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Sunday, December 21, 2014
The young and the homeless
(Page 2 of 4)
Photos by Emily Webb/Herald
An abandoned house on Scaneateles Avenue in Lakeview — which was deemed “unfit for human occupancy” because of its overgrown shrubbery, mildew, animal feces and broken pipes — was where homeless teen Michael Ivey hid out before he was arrested on burglary charges.

Homeless young people range from runaways leaving painful family lives, such as Nia, to those who have been abused emotionally and physically, to those edged out of their houses because their families are facing bankruptcy and foreclosure.

The National Runaway Switchboard, a federally funded hot line, reports that between 1.6 million and 2.8 million young people leave home each year.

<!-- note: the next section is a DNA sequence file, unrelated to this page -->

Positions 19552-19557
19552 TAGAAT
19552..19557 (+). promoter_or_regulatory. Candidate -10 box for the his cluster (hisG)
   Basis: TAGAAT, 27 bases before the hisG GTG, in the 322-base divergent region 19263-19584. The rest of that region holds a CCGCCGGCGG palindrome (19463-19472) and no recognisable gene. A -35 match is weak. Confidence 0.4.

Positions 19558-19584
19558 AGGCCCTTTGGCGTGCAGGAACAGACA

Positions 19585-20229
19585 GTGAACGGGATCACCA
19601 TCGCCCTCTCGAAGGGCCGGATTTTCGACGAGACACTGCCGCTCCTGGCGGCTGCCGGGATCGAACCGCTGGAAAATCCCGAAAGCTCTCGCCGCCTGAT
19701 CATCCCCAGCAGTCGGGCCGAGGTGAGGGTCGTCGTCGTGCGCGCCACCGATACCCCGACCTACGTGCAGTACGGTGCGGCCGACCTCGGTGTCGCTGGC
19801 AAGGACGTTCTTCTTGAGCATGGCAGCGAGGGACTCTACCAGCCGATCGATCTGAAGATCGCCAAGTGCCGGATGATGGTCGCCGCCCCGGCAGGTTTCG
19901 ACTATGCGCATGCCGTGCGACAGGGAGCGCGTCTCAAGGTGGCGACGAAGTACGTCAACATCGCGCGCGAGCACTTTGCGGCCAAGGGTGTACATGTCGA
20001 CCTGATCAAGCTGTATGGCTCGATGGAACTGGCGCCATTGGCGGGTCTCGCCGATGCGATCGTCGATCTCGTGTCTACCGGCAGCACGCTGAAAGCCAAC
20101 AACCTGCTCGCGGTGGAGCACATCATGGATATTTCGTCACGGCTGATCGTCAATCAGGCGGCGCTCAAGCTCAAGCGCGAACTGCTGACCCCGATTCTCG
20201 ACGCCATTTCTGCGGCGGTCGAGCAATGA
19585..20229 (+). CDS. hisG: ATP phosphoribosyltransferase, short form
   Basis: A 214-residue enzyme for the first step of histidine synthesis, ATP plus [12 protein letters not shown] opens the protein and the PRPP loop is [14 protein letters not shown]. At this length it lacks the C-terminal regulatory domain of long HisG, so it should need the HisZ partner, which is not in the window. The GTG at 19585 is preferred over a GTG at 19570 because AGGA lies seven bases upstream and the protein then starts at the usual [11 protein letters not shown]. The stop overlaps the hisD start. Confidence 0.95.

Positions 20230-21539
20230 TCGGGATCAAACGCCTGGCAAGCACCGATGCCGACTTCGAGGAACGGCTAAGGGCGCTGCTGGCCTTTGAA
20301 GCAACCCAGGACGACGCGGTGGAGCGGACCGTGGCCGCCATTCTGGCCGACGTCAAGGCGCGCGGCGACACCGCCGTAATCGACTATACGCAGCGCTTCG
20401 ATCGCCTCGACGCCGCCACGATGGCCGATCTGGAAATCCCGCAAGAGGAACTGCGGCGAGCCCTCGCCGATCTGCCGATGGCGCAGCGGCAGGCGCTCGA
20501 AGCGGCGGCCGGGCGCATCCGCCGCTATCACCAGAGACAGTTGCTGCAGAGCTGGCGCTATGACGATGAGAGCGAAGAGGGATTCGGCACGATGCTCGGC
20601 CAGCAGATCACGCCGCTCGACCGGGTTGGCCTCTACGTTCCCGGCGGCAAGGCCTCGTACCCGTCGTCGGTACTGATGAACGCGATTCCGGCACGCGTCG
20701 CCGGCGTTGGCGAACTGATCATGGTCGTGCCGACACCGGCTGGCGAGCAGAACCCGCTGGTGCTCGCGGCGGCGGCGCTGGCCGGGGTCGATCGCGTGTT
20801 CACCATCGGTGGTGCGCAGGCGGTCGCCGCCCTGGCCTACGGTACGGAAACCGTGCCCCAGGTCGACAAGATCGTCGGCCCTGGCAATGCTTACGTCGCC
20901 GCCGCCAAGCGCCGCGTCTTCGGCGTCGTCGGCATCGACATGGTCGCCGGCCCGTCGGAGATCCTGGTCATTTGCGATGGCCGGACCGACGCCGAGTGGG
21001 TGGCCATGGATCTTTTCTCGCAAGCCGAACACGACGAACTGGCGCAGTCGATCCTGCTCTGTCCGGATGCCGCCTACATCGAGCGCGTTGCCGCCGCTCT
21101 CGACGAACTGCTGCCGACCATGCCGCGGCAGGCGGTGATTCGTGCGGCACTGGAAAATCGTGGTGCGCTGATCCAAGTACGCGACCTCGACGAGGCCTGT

“Homelessness doesn’t look like a cardboard box,” said a spokeswoman for the Interfaith Nutrition Network, a Hempstead-based nonprofit that provides food, shelter and rehabilitative services for the homeless. “It’s the neighbor struggling to pay their mortgage,” she said. “It’s the victims of [Hurricane] Sandy who don’t have the resources to rebuild again … It’s here, and it’s in every single neighborhood — it doesn’t matter what your ZIP code is.”

While most homeless young people are placed in short- and long-term shelters, many go unreported, seeking refuge on the couches of friends or relatives, in abandoned buildings, in desolate parks or on the streets. One of them was Michael Ivey, an 18-year-old runaway who was found in an empty, filthy home on Scaneateles Avenue in Lakeview by Nassau County police last July and accused of committing a string of burglaries in the neighborhood. The home, which was filled with mildew and animal feces, was “unfit” for human habitation, authorities said.

According to police, it had been unoccupied since 2008, when the bank foreclosed on it. Ivey hid out there for two months before he was arrested and charged with stealing cash, credit cards, electronics, and assorted knives and swords in three home invasions.

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